AMD has demonstrated its Seattle ARM-based 64-bit server chips for the first time, insisting that the days of x86 dominating the data center are numbered as it outlined "Project Skybridge" on the 2015 roadmap and beyond. Seattle, announced last year and shipping from earlier in 2014, eschews the usual x86 architecture for 64-bit ARM Cortex-A57 cores, capable of delivering streaming video, crunching big data, and hosting cloud services despite using a fraction of the usual power.
"It's all about volume economics, the hardware ecosystem, the software ecosystem," Paul Santeler, VP and GM of HP's Hyperscale Business Unit said of ARM's promise for servers. "TVs, smart thermostats, Kindle, you name it, it's probably got an ARM processor in it."
In fact, Seattle is seen as having particular advantages in so-called dense servers, where multiple platforms and services are expected to coexist on the same infrastructure. "They're very homogenous in how they build it," Santeler explained, pointing to Seattle's low power and heat output as ideal for that sort of installation. "They build it and then they scale it out as they need more capacity."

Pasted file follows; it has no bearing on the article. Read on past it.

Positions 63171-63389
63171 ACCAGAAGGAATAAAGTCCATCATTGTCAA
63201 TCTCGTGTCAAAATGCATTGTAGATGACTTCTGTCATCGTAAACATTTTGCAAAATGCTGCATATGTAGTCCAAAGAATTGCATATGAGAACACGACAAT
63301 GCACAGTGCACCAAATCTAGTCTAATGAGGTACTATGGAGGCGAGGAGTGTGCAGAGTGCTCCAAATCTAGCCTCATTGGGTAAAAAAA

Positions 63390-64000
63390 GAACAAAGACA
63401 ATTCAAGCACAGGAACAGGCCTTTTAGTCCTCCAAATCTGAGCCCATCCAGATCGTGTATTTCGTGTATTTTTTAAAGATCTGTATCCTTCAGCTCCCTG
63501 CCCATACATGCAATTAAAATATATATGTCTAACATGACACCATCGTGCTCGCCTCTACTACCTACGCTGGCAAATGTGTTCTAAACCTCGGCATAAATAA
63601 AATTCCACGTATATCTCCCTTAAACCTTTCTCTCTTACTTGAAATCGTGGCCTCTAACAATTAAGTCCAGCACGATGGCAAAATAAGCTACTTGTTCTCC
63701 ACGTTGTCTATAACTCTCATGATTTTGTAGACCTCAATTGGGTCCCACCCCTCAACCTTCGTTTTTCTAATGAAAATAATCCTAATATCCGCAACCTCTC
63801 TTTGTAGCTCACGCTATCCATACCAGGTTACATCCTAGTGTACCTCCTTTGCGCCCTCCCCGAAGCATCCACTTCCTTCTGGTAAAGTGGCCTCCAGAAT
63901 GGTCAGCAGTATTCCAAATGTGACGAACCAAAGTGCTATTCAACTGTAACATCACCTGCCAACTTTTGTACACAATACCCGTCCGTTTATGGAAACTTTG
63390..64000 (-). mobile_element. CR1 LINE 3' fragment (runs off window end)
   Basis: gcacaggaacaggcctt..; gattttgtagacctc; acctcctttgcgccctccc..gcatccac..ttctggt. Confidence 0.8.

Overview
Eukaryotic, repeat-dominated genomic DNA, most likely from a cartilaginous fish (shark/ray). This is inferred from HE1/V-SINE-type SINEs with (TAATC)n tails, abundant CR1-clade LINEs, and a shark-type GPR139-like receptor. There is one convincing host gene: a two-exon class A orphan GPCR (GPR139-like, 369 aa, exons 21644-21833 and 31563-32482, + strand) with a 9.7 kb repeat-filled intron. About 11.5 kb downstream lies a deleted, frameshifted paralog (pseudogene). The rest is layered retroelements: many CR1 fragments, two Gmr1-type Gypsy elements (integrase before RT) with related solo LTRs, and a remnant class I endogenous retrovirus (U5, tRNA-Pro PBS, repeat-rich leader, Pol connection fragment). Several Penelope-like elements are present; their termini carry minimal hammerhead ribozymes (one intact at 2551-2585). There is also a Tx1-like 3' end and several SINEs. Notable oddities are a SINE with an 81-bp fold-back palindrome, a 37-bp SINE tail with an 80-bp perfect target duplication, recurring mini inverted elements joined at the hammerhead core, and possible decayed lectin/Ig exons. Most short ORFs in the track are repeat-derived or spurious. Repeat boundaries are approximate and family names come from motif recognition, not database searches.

However, from 2015, Project Skybridge will be shaking up the chip market, offering pin-for-pin compatibility between x86 and AMD chips. The 20nm APUs and SoCs will use AMD's next-gen Puma+ x86 cores, as well as low-power A57 64-bit ARM cores, and is designed for full HSA support and AMD Graphics Core Next (GCN).
Project Skybridge will also be AMD's first Android-compatible heterogeneous architecture.
AMD is envisioning Project Skybridge as being especially valuable in embedded and client markets, where the flexibility to use a mixture of x86 and ARM chips across form-factors will be particularly appealing. "You may not use the same motherboard," Lisa Su, SVP and GM of AMD Global Business Units explained, "but you may use the same software and components."
Beyond the first iteration, meanwhile, will come AMD's own ARM chip designs. The company is now a licensed ARM chip designer, expecting to develop its own silicon from 2016 and beyond.